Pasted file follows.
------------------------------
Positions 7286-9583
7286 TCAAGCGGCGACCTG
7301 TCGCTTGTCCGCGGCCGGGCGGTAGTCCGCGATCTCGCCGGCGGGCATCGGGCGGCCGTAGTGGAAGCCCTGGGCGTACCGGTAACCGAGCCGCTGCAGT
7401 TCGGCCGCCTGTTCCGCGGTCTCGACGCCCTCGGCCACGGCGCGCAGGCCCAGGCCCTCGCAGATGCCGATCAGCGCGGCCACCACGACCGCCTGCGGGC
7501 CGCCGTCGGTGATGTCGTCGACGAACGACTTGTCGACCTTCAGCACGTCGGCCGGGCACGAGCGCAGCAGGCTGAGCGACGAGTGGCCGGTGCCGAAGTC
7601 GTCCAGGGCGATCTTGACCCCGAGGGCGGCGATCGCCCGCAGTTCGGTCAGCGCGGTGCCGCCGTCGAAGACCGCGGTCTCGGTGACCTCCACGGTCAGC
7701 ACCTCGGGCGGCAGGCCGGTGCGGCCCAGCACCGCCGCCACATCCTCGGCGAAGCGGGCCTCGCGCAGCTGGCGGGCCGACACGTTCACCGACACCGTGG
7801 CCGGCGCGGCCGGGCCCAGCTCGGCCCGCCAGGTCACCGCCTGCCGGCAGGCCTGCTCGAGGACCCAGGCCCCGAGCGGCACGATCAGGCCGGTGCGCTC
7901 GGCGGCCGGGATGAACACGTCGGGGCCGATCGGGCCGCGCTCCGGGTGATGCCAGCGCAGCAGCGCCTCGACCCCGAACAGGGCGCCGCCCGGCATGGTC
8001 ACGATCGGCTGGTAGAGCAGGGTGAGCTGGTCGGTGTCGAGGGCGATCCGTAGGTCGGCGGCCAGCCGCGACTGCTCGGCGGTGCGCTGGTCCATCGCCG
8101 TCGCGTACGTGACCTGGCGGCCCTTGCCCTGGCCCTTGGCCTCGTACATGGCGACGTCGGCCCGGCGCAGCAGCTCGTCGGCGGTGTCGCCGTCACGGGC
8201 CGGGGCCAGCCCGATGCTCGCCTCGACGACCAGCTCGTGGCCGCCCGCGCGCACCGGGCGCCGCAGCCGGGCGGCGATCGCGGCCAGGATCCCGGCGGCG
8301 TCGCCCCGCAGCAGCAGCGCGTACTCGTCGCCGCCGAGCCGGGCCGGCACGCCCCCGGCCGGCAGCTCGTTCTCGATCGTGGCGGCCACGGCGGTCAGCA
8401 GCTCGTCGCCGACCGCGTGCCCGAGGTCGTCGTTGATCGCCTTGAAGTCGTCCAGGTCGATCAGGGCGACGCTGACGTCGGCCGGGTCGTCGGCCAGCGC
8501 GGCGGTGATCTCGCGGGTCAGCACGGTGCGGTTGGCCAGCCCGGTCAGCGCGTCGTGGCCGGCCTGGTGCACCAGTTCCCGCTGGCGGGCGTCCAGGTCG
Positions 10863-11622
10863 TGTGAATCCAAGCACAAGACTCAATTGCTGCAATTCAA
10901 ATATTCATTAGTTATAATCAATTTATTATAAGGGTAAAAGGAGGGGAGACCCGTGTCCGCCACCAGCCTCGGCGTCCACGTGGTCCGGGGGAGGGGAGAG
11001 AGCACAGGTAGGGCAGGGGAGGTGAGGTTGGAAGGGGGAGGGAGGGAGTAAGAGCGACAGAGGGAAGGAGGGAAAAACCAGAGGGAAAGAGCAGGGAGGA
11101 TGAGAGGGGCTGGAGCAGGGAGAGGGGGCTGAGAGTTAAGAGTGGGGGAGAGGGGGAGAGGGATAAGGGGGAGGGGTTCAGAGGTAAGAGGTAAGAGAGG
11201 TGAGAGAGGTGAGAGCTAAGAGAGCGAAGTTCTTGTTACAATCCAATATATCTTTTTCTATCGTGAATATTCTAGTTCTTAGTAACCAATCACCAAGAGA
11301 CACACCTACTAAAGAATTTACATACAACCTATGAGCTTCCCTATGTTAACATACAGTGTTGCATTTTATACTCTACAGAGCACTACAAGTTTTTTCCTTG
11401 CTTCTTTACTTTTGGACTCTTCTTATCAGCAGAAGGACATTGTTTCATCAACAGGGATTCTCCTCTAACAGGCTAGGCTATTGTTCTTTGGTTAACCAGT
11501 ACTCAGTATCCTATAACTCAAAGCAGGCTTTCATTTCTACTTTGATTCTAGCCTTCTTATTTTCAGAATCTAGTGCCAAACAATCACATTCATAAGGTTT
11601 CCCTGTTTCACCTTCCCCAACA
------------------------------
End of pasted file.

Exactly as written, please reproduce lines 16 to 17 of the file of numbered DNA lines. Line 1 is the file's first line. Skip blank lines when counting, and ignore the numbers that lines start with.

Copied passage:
Positions 10863-11622
10863 TGTGAATCCAAGCACAAGACTCAATTGCTGCAATTCAA